Press Release

Vanita Kohli-Khandekar: Audience research and social media

23 October 2013

?Star India is among the 10 broadcasters in eight countries that will soon have access to Facebook users' comments about its shows. This follows close on the heels of a tie-up between Twitter and Nielsen to do the same.

In the Indian context this is good, and yet worrying. 

First, the good part. In many ways, it completes a feedback loop that has been left hanging for ages across the media. Most large broadcasters and content firms do research, both before and during a show. Shailesh Kapoor runs Ormax Media, which researches television shows, among other forms of content. He says that tweaking or even dropping a show after seeing what the research shows is pretty normal. What the Facebook or even Twitter deals do is tell you on an ongoing basis what viewers are thinking. You could argue about the sample size, spread or other issues; but this does give advance indicators of where a show or a piece of programming is headed.

In fact one wishes that film marketers did more of this. For all the growth of organised retail through multiplexes and digital screens, film marketing and research remain rudimentary. This is because there is no loop that connects film production companies with the ones that screen it to audiences. A theatre chain sits on huge amounts of information - area-wise data on what works and what doesn't, and about the demographic that watches a film more often in an area, and so on. If PVR Cinemas, for instance, marries the geographical trend data it has to social media buzz data, then its ability to monetise a film in an area of a city improves phenomenally. Now imagine if the information on audience reactions and trends is shared with film production companies. The whole dynamic changes.

These tie-ups work particularly well for films and sports because data on television viewing from rating agencies globally tend to favour large, mass genres such as general entertainment. For instance, cricket is the most watched sport in India, followed by wrestling and football, going by TAM Media Research data for 2012. But while the television numbers say the time spent watching football is less than half of that for cricket, the buzz levels online for the two sports are equal. In that sense, the Facebook and Twitter deals become a great equaliser for niche genres.

The Facebook tie-up, in fact, is about impressing marketers with the "buzz" a show could be creating.

But that is also precisely why it could end up skewing the research and creative areas. Facebook and Twitter are better penetrated among English-speaking and young audiences because they operate in those languages. This audience is typically the sports, news or movie audience. This means all the people who watch soaps in Chennai or Coimbatore or in Dhanbad or Nagpur get excluded from what Dan Rose, vice-president of partnerships for Facebook, calls the "water cooler" conversations around television shows. This viewership, incidentally, accounts for more than half of the total time spent watching television. So television content creators and marketers need to be mindful of their exclusion.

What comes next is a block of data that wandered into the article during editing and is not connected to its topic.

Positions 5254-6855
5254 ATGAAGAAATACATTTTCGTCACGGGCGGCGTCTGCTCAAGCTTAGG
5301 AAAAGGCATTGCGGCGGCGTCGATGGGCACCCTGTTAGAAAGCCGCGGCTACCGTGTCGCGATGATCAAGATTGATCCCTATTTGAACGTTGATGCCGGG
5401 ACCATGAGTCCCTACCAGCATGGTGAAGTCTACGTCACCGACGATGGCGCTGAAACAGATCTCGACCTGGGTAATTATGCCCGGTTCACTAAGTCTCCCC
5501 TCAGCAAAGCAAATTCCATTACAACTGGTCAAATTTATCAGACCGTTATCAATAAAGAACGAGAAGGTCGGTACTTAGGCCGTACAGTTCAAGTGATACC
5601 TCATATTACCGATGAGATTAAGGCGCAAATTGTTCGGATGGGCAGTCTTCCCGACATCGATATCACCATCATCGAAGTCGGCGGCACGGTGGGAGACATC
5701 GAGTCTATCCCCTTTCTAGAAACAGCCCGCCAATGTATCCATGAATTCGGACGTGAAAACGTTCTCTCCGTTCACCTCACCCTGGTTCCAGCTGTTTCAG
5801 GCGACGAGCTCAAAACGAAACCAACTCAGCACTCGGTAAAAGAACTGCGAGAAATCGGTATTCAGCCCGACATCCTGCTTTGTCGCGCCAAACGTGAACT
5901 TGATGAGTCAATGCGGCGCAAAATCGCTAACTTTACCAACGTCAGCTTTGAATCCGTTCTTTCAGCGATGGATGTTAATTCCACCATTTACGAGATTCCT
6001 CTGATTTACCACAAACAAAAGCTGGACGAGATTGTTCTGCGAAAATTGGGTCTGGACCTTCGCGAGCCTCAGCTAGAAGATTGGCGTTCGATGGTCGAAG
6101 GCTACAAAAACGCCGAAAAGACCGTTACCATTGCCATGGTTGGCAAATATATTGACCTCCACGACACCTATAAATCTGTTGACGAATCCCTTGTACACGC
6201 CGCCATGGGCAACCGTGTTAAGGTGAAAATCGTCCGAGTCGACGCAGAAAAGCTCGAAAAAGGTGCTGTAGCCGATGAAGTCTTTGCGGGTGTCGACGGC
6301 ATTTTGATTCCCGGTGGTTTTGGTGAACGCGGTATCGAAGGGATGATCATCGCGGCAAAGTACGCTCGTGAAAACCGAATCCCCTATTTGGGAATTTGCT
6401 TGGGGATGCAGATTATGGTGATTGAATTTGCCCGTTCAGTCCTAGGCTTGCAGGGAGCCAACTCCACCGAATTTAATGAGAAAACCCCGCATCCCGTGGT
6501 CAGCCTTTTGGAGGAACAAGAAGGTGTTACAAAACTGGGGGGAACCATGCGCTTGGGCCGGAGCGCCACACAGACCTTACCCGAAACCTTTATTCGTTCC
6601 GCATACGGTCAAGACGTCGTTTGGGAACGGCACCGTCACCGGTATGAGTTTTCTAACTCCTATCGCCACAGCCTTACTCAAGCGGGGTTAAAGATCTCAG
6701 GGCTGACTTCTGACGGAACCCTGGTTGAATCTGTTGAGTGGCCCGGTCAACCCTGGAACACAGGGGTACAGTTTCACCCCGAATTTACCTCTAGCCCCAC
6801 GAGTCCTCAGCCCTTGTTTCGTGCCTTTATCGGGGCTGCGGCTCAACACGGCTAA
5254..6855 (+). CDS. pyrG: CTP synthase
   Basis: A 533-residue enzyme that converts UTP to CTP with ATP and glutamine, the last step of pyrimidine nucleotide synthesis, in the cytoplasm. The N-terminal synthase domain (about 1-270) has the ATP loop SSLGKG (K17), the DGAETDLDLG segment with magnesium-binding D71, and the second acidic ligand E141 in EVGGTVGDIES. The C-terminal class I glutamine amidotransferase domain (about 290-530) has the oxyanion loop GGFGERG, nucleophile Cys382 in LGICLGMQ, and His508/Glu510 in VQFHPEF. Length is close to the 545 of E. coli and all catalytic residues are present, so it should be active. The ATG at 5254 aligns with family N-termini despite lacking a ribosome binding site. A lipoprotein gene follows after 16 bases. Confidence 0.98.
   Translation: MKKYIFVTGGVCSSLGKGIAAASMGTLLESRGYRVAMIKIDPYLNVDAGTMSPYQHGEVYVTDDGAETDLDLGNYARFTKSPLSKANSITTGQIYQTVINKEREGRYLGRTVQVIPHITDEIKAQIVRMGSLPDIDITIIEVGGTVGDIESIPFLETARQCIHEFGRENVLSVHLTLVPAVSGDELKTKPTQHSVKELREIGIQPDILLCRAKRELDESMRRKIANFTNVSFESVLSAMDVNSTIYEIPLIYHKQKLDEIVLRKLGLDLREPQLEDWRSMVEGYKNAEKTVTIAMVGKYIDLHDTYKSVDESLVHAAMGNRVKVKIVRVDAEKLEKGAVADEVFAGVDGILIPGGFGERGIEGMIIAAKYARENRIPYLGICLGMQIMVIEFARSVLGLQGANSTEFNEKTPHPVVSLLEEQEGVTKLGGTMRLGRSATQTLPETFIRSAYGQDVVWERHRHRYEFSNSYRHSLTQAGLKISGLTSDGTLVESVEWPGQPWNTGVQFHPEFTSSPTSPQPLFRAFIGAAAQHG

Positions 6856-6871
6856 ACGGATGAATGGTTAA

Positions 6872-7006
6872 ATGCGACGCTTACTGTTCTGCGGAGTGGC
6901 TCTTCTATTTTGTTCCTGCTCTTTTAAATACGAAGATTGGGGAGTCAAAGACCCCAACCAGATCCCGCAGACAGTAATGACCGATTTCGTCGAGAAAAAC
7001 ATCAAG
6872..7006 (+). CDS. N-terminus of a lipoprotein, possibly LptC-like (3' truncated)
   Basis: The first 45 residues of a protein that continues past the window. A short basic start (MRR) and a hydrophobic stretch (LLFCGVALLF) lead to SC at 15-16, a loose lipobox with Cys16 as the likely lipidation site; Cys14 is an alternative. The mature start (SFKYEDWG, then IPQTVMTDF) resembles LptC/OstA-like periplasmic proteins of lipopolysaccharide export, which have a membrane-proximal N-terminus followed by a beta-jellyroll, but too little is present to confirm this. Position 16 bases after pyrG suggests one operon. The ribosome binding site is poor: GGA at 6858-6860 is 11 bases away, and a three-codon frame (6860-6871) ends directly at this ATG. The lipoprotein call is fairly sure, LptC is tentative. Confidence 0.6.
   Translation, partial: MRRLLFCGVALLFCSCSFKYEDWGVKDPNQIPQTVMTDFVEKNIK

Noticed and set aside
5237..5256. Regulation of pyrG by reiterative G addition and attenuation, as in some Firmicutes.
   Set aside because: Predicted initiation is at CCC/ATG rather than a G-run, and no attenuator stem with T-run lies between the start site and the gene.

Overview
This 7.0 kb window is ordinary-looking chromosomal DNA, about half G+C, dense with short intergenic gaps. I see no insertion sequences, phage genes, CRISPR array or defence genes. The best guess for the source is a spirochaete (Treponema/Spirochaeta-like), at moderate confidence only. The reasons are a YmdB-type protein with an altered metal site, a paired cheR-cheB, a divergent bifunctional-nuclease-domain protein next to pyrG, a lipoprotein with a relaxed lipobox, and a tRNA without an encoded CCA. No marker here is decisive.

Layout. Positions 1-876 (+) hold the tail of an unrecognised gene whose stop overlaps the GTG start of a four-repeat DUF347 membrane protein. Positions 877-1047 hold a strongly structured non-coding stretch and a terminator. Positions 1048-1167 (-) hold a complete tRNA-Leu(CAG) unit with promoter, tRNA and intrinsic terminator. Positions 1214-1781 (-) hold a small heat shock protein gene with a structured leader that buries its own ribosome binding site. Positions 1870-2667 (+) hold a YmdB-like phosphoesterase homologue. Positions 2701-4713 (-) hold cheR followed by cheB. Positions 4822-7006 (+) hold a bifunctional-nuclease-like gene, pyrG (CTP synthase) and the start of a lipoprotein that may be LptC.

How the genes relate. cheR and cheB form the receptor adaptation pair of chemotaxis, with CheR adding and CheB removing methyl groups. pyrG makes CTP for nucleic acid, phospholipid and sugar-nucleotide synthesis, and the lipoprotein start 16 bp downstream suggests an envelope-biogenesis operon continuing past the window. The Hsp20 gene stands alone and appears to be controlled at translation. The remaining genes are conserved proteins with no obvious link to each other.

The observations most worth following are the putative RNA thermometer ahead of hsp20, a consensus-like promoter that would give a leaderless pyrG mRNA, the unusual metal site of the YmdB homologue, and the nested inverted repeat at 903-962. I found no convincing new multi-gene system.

This digging into what millions of people are saying about "a show" or "a match" can also be counterproductive. Already, digital media gets the worst advertising rates in the business because it is so measurable. Every click, every transaction can be tracked. This makes advertisers oriented towards immediate results. But the fact is that large numbers of people and lots of time spent (stickiness) also create a long-term impact. That a video advertisement for the upcoming film Carrie went viral earlier this month matters not just because of the 13.4 million views it got; it also has a spiralling effect on the buzz created around the movie, its potential ticket sales and so on. But by making it only about the actual response, marketers and digital agency people pull down the value of what they achieve.

The point? The nature of digital media makes it self-defeatingly transparent at times. Newspapers and television deliver large numbers, and get rates largely commensurate to those numbers because all that marketers can see is the impact - not the granular nuances of what a campaign does. In India, for instance, newspapers have the best advertising rates (better than television) and are the most profitable part of the media business, while digital media is the least profitable. One big reason is the overdose of data that digital media offers. Beyond a certain point, the numbers don't mean anything and take value away from what the medium offers.

And that is what this plugging into the digital world for research could end up doing to television and cable companies. That, in turn, means poor profitability, something that already dogs media firms in India. Here's hoping that these new tie-ups, then, are used for programming, not for pricing.


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